I really do enjoy that feeling of improving on something each time I try it (you sort of express this yourself), so a failure - other than wasted calories - is a learning experience (sorry to sound Pollyanna-ish). And again, this is more the case when my failure just affects one or two.

                    I hate to think of your anxiety Bamia: your friends and family adore you whether you are master chef at each outing or not. No one thinks less of you; it's obvious you are a giving person. And heck, your "failure" could very well be their success. Okay - now make that your mantra! :-)

                    1 Reply
                    1. re: cinnamon girl

                      Every single reply here makes sense, I have to agree with you all and it's interesting to see everyone's perspective and relationship with cooking and it's outcome.

                      Foodwich, what you said is absolutely correct and makes sense. Cooking can be wonderful therapy!

                      Thanks all for sharing your thoughts, feelings and views on the subject. Much appreciated. I can honestly say I've taken alot away from your replies and examples.

                    2. Great idea for a thread! To me cooking is magic. Taking fresh seasonal ingredients and transforming them into something that sustains life and gives pleasure. I love the sounds of cooking and the way the house fills up with delicious aromas. When I don't cook for awhile I get a strong physical urge to get out in the kitchen and rattle those pots and pans. It really feels like casting a spell. Every once in awhile I burn something and I do get pretty upset. Best cure for me is to make it again in less than a week's time. I find that one of the ultimate ways to make myself feel loved is to make some effort to cook a tasty and healthy meal when I am home alone at mealtime. Try it sometime, no fair eating a can of tuna over the sink! It feels like you just gave yourself a big hug. I do love to watch friends and family eating the foods I make for them. That appreciation is so gratifying. When no one is talking because they are immersed in pleasure, that's a good thing. Once i wanted a friend to come over, and I hadn't heard from him in few days. He loves Italian hot sausage so I bought some and started frying it up in my big cast iron fry pan, all the while thinking of him. About the time the aroma from the frying meat started to bloom the phone rang. It was my friend asking if he could come over. I grinned and felt like a witch, he he!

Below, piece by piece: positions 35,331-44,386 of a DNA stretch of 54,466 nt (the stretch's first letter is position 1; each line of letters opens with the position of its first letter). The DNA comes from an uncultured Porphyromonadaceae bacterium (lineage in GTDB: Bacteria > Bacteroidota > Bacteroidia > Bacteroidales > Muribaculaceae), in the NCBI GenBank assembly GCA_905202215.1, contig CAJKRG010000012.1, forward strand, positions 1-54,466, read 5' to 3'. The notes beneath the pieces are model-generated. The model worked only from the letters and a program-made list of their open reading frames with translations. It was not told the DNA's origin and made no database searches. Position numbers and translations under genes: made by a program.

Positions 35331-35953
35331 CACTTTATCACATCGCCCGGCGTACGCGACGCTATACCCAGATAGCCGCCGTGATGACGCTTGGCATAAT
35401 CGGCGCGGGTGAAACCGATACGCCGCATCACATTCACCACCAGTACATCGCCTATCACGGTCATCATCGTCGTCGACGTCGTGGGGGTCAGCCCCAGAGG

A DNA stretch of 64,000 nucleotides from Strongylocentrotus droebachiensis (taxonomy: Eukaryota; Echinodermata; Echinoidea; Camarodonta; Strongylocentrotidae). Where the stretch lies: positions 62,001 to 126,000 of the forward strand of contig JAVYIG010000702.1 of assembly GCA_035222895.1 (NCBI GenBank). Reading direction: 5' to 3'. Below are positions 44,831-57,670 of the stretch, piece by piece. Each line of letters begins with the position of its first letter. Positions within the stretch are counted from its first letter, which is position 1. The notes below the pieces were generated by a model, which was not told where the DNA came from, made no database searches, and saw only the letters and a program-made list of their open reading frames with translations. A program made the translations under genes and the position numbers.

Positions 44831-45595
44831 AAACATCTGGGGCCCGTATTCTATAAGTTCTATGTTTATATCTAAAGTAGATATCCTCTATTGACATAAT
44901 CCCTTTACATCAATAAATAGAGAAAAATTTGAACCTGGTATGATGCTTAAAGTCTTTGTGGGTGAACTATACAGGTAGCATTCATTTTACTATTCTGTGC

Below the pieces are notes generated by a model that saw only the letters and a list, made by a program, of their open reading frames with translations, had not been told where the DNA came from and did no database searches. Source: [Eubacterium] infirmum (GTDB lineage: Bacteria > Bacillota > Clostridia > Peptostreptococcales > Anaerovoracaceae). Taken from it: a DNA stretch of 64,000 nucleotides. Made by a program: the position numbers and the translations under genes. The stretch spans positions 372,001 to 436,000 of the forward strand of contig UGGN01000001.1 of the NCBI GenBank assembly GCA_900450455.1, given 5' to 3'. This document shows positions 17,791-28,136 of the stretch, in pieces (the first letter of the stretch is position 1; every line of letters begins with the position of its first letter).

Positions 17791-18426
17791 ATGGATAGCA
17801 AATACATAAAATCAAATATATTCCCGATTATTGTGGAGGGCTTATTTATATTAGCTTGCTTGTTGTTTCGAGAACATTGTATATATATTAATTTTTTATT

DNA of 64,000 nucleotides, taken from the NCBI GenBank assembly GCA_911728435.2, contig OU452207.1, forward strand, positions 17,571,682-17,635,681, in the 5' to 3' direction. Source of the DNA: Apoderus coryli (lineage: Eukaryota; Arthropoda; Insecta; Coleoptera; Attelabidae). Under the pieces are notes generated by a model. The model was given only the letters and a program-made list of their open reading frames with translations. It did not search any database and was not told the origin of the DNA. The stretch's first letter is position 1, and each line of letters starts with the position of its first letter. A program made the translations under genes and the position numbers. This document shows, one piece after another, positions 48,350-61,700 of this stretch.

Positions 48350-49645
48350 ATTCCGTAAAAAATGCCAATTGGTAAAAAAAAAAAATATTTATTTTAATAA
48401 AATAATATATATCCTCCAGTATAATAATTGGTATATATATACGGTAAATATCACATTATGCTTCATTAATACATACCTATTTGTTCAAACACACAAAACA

1 Reply
                      1. re: givemecarbs

                        Your story made me smile. I love the idea of conjuring friends through food spells : )
                        Of course, maybe I should worry that I immediately then begin to think, ok, when my boss is being a pain in the whatever, should I let a pot of her beloved chai tea burn in my kitchen that night, with thoughts of revenge hanging in the air.... hm....

                      2. I'm not at all sure, now that you've got me thinking about it. I do believe that if I offered to bring a dish to a party and was given some lame excuse why I couldn't, or if I noticed people avoiding my food, I might have some complicated emotional reactions to that. It kinda is therapy for me, in the sense that it's both a (mostly) pleasurable activity and one that I do well, and more so as time goes by. Effortless competence is about as exhilarating as it gets. And then we get to sit down and eat it, and I get those nice "Yum!" noises, or even better a steady intent munching that continues until it's all gone, and then big grins my way. And of course there's my own enjoyment of the food, too (I have learned not to enjoy it too obviously, as Mrs. O says it looks too much like I'm leading the applause).

                        I don't let someone else's bad cooking bum me out, unless I spent too much money for it. I have two meetings every month at less-than-mediocre restaurants, from whose menus I have finally extracted knowledge of what dishes are at least edible. I'm blessed to live in a family of decent cooks, and one or two very good cooks (including a niece in her 20s who's going to blow us all into the weeds!), and a lot of friends who also use their kitchens very well. One family member considers herself the Potato Queen - she is very good at those dishes - and will sulk if asked to bring another kind of dish, only to find that someone else (me, for instance) has made a gratin Dauphinois, her signature dish. So there's someone with esteem issues; needless to say I now know enough to steer around them!

                        1. When I was laid off in November my self esteem took a beating. I'd always liked spending time in the kitchen and had not spent much time there in a while. When I cook and bake, I feel productive and successful so I started cooking as a way to save money and to boost my spirits. I began going through the cookbooks in the library and in my collection and pick out recipes to try out. I've also been paying more attention to what we eat - I've lost 20 lbs and so has my SO. I still haven't found a full time job, but I am working part time and am using the kitchen as an outlet.

                          1. Last night I cooked for eight of us; a nice sized dinner party. I used to agonize and spend a good part of the day planning, preparing and executing unusual dishes, baking, etc. I worried if I would have something rejected, like my oyster dressing, one Thanksgiving. That really went against the grain of turkey-saged cornbread dressing!